Who’s At RiskImpetigo is very common in children, affecting up to 10% of those who come to a pediatric clinic. Children up to 6 years old are most likely to be infected. Impetigo also may occur in adults. Those who live in a warm, humid climate are more often affected. Insect bites, crowded living conditions, and poor skin cleansing make a person prone to infection. It may spread easily through schools and daycare centers. Participation in sports involving skin-to-skin contact, having a weak immune system, or having a chronic skin problem such as eczema also increases the chance of getting impetigo. Lesions on the neck and scalp may be associated with head lice.
Signs & Symptoms
- Painless blisters (about an inch or less) occur that may break easily.
- These often spread to the face, trunk, arms, or legs.
- The person feels generally well (unless impetigo is severe).
Moderate – There are over 10 spots, and several small skin areas are affected.
Severe – There are many lesions, large areas of skin are affected, and/or the person feels ill with fever, diarrhea, or weakness.
Self-Care GuidelinesPrevention is very important; keep the skin clean with soap and water. Treat cuts, scrapes, and insect bites by cleaning with soap and water and covering the area if possible.
For mild infection:
- Gently wash the area with a mild soap and water twice or more daily, and cover with gauze or a non-stick dressing if possible.
- An over-the-counter antibiotic ointment can be applied after washing the skin 3-4 times daily. Wash hands after application or wear gloves to apply.
- To remove crusts, soak with a vinegar solution (1 tablespoon of white vinegar to a pint of water) for 15-20 minutes.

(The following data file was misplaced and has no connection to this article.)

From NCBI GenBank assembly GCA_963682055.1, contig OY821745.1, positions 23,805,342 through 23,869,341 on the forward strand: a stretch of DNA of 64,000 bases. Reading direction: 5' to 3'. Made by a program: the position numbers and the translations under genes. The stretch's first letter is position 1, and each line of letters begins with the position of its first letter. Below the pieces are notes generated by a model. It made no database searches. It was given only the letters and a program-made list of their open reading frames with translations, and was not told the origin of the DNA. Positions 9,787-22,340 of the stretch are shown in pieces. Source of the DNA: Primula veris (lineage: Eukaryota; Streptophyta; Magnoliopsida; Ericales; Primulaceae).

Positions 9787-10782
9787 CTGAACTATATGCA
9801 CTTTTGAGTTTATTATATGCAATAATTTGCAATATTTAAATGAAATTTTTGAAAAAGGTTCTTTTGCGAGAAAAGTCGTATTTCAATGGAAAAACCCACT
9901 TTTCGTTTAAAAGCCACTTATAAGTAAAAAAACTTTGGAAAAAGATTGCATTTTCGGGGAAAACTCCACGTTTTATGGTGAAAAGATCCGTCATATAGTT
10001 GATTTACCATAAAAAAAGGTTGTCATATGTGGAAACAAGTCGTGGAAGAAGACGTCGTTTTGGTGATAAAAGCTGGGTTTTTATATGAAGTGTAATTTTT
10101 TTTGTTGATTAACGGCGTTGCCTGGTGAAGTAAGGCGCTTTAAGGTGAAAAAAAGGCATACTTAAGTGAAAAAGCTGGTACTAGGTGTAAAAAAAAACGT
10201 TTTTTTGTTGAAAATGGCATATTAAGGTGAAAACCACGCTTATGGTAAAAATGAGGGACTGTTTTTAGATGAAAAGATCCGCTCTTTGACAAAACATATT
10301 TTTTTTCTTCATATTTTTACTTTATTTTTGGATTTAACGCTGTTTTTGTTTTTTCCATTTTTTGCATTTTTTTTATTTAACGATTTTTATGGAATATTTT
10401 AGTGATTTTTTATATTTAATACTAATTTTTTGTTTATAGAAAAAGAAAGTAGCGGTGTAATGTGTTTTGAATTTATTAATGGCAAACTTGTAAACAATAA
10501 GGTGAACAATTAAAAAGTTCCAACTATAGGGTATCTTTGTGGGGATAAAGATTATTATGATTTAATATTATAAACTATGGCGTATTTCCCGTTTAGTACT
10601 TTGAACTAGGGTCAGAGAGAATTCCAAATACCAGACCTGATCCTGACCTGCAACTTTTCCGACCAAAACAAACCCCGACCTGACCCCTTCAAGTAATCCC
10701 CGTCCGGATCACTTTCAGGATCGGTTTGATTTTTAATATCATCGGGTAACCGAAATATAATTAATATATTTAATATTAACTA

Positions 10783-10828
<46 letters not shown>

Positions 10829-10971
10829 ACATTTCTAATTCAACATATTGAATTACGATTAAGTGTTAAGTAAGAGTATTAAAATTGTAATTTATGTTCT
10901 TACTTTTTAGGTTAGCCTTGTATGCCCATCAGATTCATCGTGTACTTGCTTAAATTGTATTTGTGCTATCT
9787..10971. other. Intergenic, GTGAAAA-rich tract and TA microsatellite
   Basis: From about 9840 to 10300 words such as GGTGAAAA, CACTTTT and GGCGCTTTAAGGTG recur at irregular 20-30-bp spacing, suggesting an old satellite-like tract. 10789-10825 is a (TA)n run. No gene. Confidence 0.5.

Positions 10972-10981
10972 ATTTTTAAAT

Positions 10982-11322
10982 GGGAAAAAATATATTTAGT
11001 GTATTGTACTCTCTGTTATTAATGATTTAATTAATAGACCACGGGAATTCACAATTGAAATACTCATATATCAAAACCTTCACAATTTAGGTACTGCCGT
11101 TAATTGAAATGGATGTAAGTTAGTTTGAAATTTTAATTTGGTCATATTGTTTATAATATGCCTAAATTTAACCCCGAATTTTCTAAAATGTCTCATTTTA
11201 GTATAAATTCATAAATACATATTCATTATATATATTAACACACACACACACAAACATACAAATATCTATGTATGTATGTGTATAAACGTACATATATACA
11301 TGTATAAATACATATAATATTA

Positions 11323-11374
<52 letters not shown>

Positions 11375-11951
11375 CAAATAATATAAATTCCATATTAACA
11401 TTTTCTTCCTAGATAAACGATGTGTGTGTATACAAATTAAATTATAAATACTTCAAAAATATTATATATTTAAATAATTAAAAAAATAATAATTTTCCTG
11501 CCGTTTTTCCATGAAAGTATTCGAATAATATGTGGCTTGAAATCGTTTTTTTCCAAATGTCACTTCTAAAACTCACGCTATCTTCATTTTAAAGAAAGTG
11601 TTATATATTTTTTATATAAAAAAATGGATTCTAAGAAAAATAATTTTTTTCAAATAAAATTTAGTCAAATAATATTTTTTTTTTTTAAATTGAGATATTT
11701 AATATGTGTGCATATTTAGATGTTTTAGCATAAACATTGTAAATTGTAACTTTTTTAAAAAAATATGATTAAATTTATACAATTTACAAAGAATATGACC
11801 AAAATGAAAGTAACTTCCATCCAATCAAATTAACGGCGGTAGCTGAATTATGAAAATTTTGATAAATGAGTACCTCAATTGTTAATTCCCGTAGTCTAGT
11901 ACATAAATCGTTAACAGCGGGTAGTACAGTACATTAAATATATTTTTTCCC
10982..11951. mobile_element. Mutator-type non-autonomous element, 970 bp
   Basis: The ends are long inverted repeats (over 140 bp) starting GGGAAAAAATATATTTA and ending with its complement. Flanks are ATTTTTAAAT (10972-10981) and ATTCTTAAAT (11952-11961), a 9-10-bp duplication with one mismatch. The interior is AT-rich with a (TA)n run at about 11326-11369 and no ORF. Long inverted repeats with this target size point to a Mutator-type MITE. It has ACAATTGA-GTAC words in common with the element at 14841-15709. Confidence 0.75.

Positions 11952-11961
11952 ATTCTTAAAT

- Wash clothing, towels, and bedding daily and don't share these with others.
- Wash hands frequently, try not to touch the areas, and keep fingernails trimmed.
When to Seek Medical CareSeek care for any infection that is not improving. If the infection is moderate to severe or there is fever or pain, seek medical attention.
If you are currently being treated for a skin infection that has not improved after 2-3 days of antibiotics, return to your doctor.
Community-associated methicillin-resistant Staphylococcus aureus (CA-MRSA) is a strain of "staph" bacteria resistant to antibiotics in the penicillin family. CA-MRSA previously infected only a few people, such as health care workers and IV drug users. However, CA-MRSA is now a common cause of skin infections in the general population. While CA-MRSA bacteria are resistant to penicillin and penicillin-related antibiotics, most staph infections with CA-MRSA can be easily treated by health care practitioners using local skin care and commonly available non-penicillin-family antibiotics. Rarely, CA-MRSA can cause serious or deeper skin infections. Staph infections typically start as small red bumps or pus-filled bumps, which can rapidly turn into deep, painful sores. If you see a red bump or pus-filled bump on your skin that is worsening or showing any signs of infection (ie, the area becomes increasingly painful, red, or swollen), see your doctor right away. Many people believe incorrectly that these bumps are the result of a spider bite when they arrive at the doctor's office. Your doctor may need to test (culture) infected skin for MRSA before starting antibiotics. If you have a skin problem that resembles a CA-MRSA infection or a culture that is positive for MRSA, the doctor may need to provide local skin care and prescribe oral antibiotics. To prevent spread of infection to others, infected wounds, your hands, and other exposed body areas should be kept clean and wounds should be covered during therapy.
TreatmentsIn addition to the treatments for mild impetigo already mentioned, either topical (usually mupirocin) or oral antibiotics (cephalosporins, amoxicillin, cloxacillin, dicloxacillin, erythromycin, or clindamycin) may be prescribed. If your doctor prescribes antibiotics, be sure to take the full course.